LlanfairFor a lot of UE students, planning for Harlaxton is an exciting and stressful process. Budgets, plane tickets, packing, it all gets a little overwhelming especially as the semester workload at home is picking up. Luckily, for all you UE students interested in the Harlaxton experience there are approximately 150 voices on this side of the pond who love to share their advice. In Skyping friends on campus from my manor house (they insist we call it that, I still prefer “castle”) at Harlaxton, I’m finding that the question that comes up most is “Which school trips should we go on?” The short answer to that question is you have to do what works for you, however I’m going to use this blog to give you future Harlaxton Lions a few pros and cons to traveling with the school.

 

The Diverse and the Curious

 

After a missed flight, no sleep, finally finishing my homework, and a 14-hour flight, I have FINALLY made it to China!  What an experience it was.  Travelling is all about being flexible and learning how to handle things as they come.  After all, how fun would an adventure be without a few misadventures to get your adrenaline going!?

Ireland Smells Like Dolphins

 
It is still amazing to me how many landscapes are crammed into this tiny island called the United Kingdom. Within these last two weeks I’ve seen so much of what the UK has to offer from haunted cobblestone alleys running underground in Scotland to the high tips of the Cliffs of Moher in Ireland. Everything still looks, sounds, and feels like a fairytale and I don’t think that’s a part of this experience that I want to stop. I love being engrossed, being wonderstruck. For me, scented memories get me wonderstruck. I realize this sounds completely crazy, but bear with me. With so many amazing things to look at while traveling I find sometimes that my eyes can’t sufficiently take everything in so my new tool for getting the most out of my Harlaxton experience is to close my eyes and smell.

I’ve compiled a short list of smells that I now associate with places and memories. If you get the chance to travel to these places someday you’ll have to tell me if you think I’m right or completely crazy :)

Anticipating China

 

After months of waiting, the week I leave for China has finally arrived! As I anticipate leaving for Hangzhou, China, I cannot stop thinking about all of the exciting opportunities ahead. Over the past few weeks, all of the details of the trip have fallen into place. I have been working on learning important phrases in Mandarin, as well as the dos and don’ts of society. I have researched Hangzhou to learn about the various attractions and activities of the city. I have also researched the 2nd Affiliated Hospital, where I will have the opportunity to learn about Chinese nursing. I am excited to observe how the Chinese nursing differs from nursing in the United States.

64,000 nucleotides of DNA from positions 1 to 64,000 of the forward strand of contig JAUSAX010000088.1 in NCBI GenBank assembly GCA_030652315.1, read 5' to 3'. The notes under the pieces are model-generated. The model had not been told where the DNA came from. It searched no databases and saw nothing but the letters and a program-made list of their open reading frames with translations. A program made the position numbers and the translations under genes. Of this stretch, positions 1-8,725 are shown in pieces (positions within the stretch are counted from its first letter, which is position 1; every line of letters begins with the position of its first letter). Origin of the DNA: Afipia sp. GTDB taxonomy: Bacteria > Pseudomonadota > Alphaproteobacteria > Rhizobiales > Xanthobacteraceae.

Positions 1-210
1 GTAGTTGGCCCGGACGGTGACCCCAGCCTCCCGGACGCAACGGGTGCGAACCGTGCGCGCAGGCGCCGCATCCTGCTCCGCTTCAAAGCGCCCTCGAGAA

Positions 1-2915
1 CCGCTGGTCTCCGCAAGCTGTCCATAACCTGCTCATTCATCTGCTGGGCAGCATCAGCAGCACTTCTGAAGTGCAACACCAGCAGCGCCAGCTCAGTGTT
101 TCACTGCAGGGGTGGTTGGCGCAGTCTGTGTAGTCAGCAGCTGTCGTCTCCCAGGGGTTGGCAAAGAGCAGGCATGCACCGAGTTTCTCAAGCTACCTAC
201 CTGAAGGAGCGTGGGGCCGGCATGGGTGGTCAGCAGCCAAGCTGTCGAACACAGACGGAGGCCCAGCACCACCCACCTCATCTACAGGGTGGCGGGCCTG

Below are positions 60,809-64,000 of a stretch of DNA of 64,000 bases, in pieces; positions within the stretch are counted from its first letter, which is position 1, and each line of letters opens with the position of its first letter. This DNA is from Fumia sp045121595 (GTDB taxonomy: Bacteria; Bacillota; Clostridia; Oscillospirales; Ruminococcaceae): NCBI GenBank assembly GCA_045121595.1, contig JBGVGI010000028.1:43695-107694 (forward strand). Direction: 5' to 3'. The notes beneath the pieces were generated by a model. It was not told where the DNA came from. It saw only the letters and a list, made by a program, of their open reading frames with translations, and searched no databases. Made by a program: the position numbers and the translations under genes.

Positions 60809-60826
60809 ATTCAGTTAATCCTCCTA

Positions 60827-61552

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Back to my Big City

 
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London was a homecoming for me, metaphorically speaking. I haven’t ever actually lived in London, but after a year and summer in Evansville I was craving a big city atmosphere again and sunk easily into the waves and energy of the metropolis. While expressing this to my friends back home they asked why I was still excited to return to UE in the spring if it felt so small. My answer was quick: UE is a small campus, but its opportunities are huge. I’m writing this blog in ENGLAND. I’ve just returned from the Harlaxton weekend trip to London – a city mashup of history and modernism in its architecture and its people - so few people get to do this. While I’m still exploring this side of the pond, I can just say that I’m thankful for a university that realized they needed to send me out to find my place and my education.

The Jezreel Expedition Experience

 
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Not all archaeological excavations are created equal. As a PhD candidate specializing in Near Eastern Archaeology at the University of California-Berkeley, I can tell you that, mostly, the dirt is the dirt is the dirt. All over the world the earth yields beautiful, wonderful, exciting, mundane artifacts - jewelry, figurines, sickle blades, broken pieces of pottery, you name it. And those artifacts tell all sort of stories about the people who made those fabulous and ordinary and marvelous things, stories that are both familiar and surprising, stories that link us to them and show how different we all are, yet how much we are also the same.

Why Come to Tel Jezreel?

 
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The team at Jezreel includes several volunteers in our 50s and above who have no obvious staff or academic role. We are here as amateurs in the original sense – we study archaeology for love.